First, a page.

J. L. BELL is a Massachusetts writer who specializes in (among other things) the start of the American Revolution in and around Boston. He is particularly interested in the experiences of children in 1765-75. He has published scholarly papers and popular articles for both children and adults. He was consultant for an episode of History Detectives, and contributed to a display at Minute Man National Historic Park.

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Tuesday, November 20, 2012

Clues to the Constitutional Telegraphe

Yesterday I quoted an obituary from a Boston newspaper titled the Constitutional Telegraphe in 1800. At the time, Samuel F. B. Morse (1791-1872) was a schoolboy in Charlestown. He didn’t invent the telegraph as we know it until 1832. So where, I wondered, did that newspaper get its name? And what did that name signify?

The first clue is that there were other newspapers called the Telegraphe around the same time:
  • the American Telegraphe of Newfield (later Bridgeport), Connecticut, which published April 1795 to October 1800.
  • the Baltimore Telegraphe of 1795 to 1800, with a special broadside of 1803.
  • the Greenfield Gazette, or, Massachusetts and Vermont Telegraphe of 1795-97.
  • Massachusetts’s Moral and Political Telegraphe, or, Brookfield Advertiser of Massachusetts, 1795-96.
  • the Telegraphe of Carlisle, Pennsylvania, also 1795-96.
  • the Telegraphe, and Charleston Daily Advertiser from South Carolina, known for a single week of publication in 1795.
All those newspapers were founded and published in a very brief period—from George Washington’s second term as President through the 1800 Presidential race.

The second clue is that most of those papers appear to have leaned toward the Jeffersonian party. In fact, in the mid-1800s Joseph T. Buckingham wrote about how Dr. Samuel Stillman Parker, son of a physician and Baptist minister out in Harvard, founded Boston’s Constitutional Telegraphe:
Common rumor said that the editor was instigated to the enterprize by a belief that the [Independent] Chronicle did not quite satisfy the wishes and expectations of some of the most ultra of the republican party. . . .

[Printer] Jonathan S. Copp…was a native of New-London, and though he served his apprenticeship with a decided federal printer, he was a bitter reviler of every thing that had the odor of federalism.

At the end of the first volume, September 27, 1800, Parker gave notice that he had “sold out his proprietorship” to John S. Lillie, “who had agreed to carry it on in support of the republican interest, for which it was sincerely instituted.”
Lillie was a dry-goods merchant, educated in the Boston public schools in the 1770s. Buckingham wrote:
He was an invincible disciple of the Jeffersonian school of politics, and endured the reproaches of his federal contemporaries with a firmness and perseverance, which his most inveterate opponents could not but admire. . . .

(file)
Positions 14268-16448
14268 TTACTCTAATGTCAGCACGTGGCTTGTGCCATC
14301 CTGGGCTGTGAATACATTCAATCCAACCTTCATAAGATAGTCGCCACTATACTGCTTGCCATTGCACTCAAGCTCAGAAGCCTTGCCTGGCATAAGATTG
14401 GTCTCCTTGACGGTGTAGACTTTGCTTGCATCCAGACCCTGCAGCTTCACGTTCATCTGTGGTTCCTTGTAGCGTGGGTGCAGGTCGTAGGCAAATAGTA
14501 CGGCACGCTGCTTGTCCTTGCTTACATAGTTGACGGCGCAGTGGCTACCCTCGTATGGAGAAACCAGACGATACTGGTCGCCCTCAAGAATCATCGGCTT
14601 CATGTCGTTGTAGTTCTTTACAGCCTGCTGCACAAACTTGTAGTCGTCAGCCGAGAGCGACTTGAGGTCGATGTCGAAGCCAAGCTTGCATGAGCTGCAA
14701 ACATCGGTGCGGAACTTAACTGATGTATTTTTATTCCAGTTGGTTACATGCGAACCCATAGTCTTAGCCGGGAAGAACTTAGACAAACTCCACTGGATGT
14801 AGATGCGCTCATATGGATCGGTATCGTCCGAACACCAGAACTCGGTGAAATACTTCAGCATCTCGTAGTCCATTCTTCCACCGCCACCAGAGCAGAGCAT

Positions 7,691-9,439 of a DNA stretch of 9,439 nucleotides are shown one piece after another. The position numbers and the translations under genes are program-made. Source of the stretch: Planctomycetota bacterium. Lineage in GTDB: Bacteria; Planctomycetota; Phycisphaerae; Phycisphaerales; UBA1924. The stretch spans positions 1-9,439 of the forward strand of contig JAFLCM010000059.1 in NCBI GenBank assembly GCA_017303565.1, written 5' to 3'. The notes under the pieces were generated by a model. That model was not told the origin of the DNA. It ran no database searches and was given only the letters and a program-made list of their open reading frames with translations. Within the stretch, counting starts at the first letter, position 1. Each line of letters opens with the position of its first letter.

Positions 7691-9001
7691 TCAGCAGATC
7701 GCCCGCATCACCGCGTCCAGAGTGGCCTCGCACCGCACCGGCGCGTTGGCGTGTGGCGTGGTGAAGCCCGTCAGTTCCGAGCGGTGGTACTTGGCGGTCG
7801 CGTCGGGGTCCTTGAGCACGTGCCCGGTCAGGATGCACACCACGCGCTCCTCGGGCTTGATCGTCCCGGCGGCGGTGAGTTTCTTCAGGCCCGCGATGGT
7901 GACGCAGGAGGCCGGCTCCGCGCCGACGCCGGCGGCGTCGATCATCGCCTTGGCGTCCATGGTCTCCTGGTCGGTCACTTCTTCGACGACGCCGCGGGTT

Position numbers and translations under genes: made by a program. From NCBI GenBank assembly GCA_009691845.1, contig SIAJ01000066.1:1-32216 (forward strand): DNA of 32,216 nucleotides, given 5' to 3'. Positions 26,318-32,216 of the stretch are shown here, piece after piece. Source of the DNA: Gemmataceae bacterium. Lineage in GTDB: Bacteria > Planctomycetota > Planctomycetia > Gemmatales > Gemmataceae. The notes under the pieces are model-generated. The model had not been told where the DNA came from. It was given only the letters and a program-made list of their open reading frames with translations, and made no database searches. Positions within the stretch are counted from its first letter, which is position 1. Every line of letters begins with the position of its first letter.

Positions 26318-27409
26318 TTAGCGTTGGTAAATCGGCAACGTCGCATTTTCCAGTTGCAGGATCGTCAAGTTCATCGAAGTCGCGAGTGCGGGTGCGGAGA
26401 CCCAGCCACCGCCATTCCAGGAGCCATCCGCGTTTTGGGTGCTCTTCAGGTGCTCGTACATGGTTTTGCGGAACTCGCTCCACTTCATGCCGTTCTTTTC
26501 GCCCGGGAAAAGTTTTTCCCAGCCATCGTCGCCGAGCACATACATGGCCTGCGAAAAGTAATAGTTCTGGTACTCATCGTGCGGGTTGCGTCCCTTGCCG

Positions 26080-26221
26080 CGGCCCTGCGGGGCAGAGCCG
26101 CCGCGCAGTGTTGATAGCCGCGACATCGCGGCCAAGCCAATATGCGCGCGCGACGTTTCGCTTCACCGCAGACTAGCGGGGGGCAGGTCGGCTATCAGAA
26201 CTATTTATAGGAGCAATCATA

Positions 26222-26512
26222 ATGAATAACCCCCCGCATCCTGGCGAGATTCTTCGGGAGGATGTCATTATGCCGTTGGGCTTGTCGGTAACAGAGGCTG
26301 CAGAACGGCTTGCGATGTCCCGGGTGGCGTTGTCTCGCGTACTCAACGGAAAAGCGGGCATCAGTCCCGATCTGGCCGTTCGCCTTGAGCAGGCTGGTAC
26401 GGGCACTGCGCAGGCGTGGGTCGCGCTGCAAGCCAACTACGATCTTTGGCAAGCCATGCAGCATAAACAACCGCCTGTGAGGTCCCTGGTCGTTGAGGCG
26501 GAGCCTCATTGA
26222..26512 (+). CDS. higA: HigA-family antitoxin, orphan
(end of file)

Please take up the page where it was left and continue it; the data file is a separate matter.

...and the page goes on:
Mr. Lillie began his editorial career with a pledge to conduct the Telegraphe on the principles adopted by his predecessor, and a promise that nothing should be admitted, in opposition to the equal rights of man. The political paragraphs were more numerous, and more severe in their tone, and as the presidential election soon after terminated in favor of Mr. Jefferson, the writers in the Telegraphe assumed a more triumphant and defiant style towards their political opponents.
In September 1800, Lillie even named a son after Thomas Jefferson. (The Columbian Minerva of Dedham reported that alongside the baptism of another child named after John Adams.)

COMING UP: The Federalists strike back.

BUT FIRST: Yeah, yeah, what does this all have to do with a “telegraphe”?

4 comments:

Charles Bahne said...

In the early 1800s, the term "telegraph" referred to a system of visual signals, such as flags or semaphores, by which information could be transmitted over distance. After state government moved out of the building, the tower of Boston's Old State House was used as the final station of such a system, which announced the arrival of local merchants' ships in Boston Harbor.

Byron DeLear said...

Fascinating! For those interested, "What hath God wrought" (Numbers 23:23:) was the message Samuel Morse had sent on May 24, 1844 to demonstrate the working telegraph. Evidently, members of Congress were witness to this new tech.

Kristine A. L. Tomlinson said...

Great series of articles on The Constitutional Telegraphe and the contemporary meaning behind the name. Your research seems to quite literally underscore Jeffrey Pasley's (2001) thesis of political newspapers and emergent political parties as a communication network. Dr. Samuel Stillman Parker was originally from Harvard, Mass., not Harvard College as the current hypertext link indicates.

J. L. Bell said...

I think the link is correct, but some postings about "Harvard College" have snuck into the "Harvard" stack. Thanks for the alert.